24.

A. Roggan, M. Friebel, K. Dörschel, A. Hahn, and G. Müller, “Optical properties of circulating human blood in the wavelength range 400–2500 nm,” J. Biomed. Opt. 4(1), 36 (1999). [CrossRef]

25.

C. J. M. Moes, M. J. C. van Gemert, W. M. Star, J. P. Marijnissen, and S. A. Prahl, “Measurements and calculations of the energy fluence rate in a scattering and absorbing phantom at 633 nm,” Appl. Opt. 28(12), 2292–2296 (1989). [CrossRef] [PubMed]

26.

A. M. De Grand, S. J. Lomnes, D. S. Lee, M. Pietrzykowski, S. Ohnishi, T. G. Morgan, A. Gogbashian, R. G. Laurence, and J. V. Frangioni, “Tissue-like phantoms for near-infrared fluorescence imaging system assessment and the training of surgeons,” J. Biomed. Opt. 11(1), 014007 (2006). [CrossRef] [PubMed]

27.

E. L. Madsen, M. A. Hobson, H. Shi, T. Varghese, and G. R. Frank, “Stability of heterogeneous elastography phantoms made from oil dispersions in aqueous gels,” Ultrasound Med. Biol. 32(2), 261–270 (2006). [CrossRef] [PubMed]

28.

M. Greenspan, “Tables of the speed of sound in water,” J. Acoust. Soc. Am. 31(1), 75 (1959). [CrossRef]

29.

R. C. Chivers and C. R. Hill, “Ultrasonic attenuation in human tissue,” Ultrasound Med. Biol. 2(1), 25–29 (1975). [CrossRef] [PubMed]

30.

S. Chaffaı̈, V. Roberjot, F. Peyrin, G. Berger, and P. Laugier, “Frequency dependence of ultrasonic backscattering in cancellous bone: autocorrelation model and experimental results,” J. Acoust. Soc. Am. 108(5), 2403–2411 (2000). [CrossRef] [PubMed]

31.

R. L. Romijn, J. M. Thijssen, J. L. van Delft, D. de Wolff-Rouendaal, J. van Best, and J. A. Oosterhuis, “In vivo ultrasound backscattering estimation for tumour diagnosis: an animal study,” Ultrasound Med. Biol. 15(5), 471–479 (1989). [CrossRef] [PubMed]

32.

V. Roberjot, S. L. Bridal, P. Laugier, and G. Berger, “Absolute backscatter coefficient over a wide range of frequencies in a tissue-mimicking phantom containing two populations of scatterers,” IEEE Trans. Ultrason. Ferroelectr. Freq. Control 43(5), 970–978 (1996). [CrossRef]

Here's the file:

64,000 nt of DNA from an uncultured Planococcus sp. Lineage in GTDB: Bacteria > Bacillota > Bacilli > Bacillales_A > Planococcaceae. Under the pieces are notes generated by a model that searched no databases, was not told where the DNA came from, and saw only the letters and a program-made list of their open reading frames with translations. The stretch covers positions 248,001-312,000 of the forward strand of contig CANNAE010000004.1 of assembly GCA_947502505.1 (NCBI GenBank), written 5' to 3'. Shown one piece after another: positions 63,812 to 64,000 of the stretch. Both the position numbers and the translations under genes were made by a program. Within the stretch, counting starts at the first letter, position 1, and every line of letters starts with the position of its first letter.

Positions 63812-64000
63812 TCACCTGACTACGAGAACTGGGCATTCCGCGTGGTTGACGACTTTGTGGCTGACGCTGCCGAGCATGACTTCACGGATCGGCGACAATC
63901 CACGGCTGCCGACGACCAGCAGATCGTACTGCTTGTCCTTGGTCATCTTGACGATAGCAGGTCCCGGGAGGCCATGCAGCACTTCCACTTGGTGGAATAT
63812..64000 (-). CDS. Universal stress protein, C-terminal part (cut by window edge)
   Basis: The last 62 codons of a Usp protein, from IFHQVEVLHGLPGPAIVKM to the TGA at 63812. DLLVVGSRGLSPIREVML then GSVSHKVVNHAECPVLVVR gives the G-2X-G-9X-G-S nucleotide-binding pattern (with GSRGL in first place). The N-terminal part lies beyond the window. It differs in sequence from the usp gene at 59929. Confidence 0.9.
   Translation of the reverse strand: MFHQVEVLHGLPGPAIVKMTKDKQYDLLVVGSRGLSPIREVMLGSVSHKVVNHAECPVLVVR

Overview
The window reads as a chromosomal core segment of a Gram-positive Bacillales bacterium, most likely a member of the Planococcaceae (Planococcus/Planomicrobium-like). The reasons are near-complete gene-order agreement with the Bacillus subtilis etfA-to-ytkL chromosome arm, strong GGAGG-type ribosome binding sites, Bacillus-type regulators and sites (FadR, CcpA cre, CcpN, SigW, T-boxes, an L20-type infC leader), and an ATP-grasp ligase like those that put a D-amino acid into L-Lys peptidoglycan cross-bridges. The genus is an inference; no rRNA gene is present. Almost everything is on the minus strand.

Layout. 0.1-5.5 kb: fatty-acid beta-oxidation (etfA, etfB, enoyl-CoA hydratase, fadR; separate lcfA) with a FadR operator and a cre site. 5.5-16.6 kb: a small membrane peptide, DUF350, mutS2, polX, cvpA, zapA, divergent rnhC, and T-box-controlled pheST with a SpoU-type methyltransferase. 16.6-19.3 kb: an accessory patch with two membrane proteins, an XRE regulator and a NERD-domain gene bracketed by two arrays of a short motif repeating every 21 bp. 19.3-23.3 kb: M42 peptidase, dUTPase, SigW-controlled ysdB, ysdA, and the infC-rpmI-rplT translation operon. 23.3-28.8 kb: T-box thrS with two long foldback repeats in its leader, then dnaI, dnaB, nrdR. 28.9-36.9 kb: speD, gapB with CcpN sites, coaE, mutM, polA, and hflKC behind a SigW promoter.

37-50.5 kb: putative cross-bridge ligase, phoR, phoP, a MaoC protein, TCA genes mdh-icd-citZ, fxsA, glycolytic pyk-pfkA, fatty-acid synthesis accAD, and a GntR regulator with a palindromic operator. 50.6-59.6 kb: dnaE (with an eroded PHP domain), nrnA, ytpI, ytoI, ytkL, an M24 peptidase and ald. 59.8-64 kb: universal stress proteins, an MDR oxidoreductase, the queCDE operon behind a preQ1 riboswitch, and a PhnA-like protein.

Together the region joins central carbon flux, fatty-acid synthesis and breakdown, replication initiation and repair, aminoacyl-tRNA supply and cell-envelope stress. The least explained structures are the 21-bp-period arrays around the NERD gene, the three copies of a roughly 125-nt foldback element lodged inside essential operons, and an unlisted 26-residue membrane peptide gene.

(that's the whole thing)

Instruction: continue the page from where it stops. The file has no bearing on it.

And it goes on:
33.

A. Kharine, S. Manohar, R. Seeton, R. G. M. Kolkman, R. A. Bolt, W. Steenbergen, and F. F. de Mul, “Poly(vinyl alcohol) gels for use as tissue phantoms in photoacoustic mammography,” Phys. Med. Biol. 48(3), 357–370 (2003). [CrossRef] [PubMed]

34.

T. Moffitt, Y. C. Chen, and S. A. Prahl, “Preparation and characterization of polyurethane optical phantoms,” J. Biomed. Opt. 11(4), 041103 (2006). [CrossRef] [PubMed]

35.

S. A. Prahl, M. J. C. van Gemert, and A. J. Welch, “Determining the optical properties of turbid mediaby using the adding-doubling method,” Appl. Opt. 32(4), 559–568 (1993). [CrossRef] [PubMed]

36.

S. A. Prahl, “Inverse adding-doubling program,” Oregon Medical Laser Center, St. Vincent Hospital (2011).

37.

K. F. Palmer and D. Williams, “Optical properties of water in the near infrared,” J. Opt. Soc. Am. 64(8), 1107–1110 (1974). [CrossRef]

38.

H. Maaß and U. Kühnapfel, “Noninvasive measurement of elastic properties of living tissue,” in CARS '99—Computer Assisted Radiology and Surgery, 13th Internat.Symp.and Exhibition (1999), pp. 865–870

39.

E. L. Madsen, J. A. Zagzebski, R. A. Banjavic, and M. M. Burlew, “Phantom material and method,” U.S. patent 4277367 (July 7, 1981).

40.

H. Buiteveld, J. Hakvoort, and M. Donze, “Optical properties of pure water,” Proc. SPIE 2258, 174–183 (1994). [CrossRef]

41.

L. Marrucci, D. Paparo, M. Vetrano, M. Colicchio, E. Santamato, and G. Viscardi, “Role of dye structure in photoinduced reorientation of dye-doped liquid crystals,” J. Chem. Phys. 113(22), 10361 (2000). [CrossRef]

42.

I. Jones II, W. R. Jackson, and A. M. Halpern, “Medium effects on fluorescence quantum yields and lifetimes for coumarin laser dyes,” Chem. Phys. Lett. 72(2), 391–395 (1980). [CrossRef]

43.

S. T. Flock, S. L. Jacques, B. C. Wilson, W. M. Star, and M. J. C. van Gemert, “Optical properties of Intralipid: a phantom medium for light propagation studies,” Lasers Surg. Med. 12(5), 510–519 (1992). [CrossRef] [PubMed]

44.

H. J. van Staveren, C. J. M. Moes, J. van Marie, S. A. Prahl, and M. J. C. van Gemert, “Light scattering in Intralipid-10% in the wavelength range of 400-1100 nm,” Appl. Opt. 30(31), 4507–4514 (1991). [CrossRef] [PubMed]

45.

S. Prahl, “Everything I think you should know about inverse adding-doubling,” Oregon Medical Laser Center, St. Vincent Hospital (2011).

OCIS Codes
(110.3000) Imaging systems : Image quality assessment
(160.4760) Materials : Optical properties
(170.5120) Medical optics and biotechnology : Photoacoustic imaging
(170.7170) Medical optics and biotechnology : Ultrasound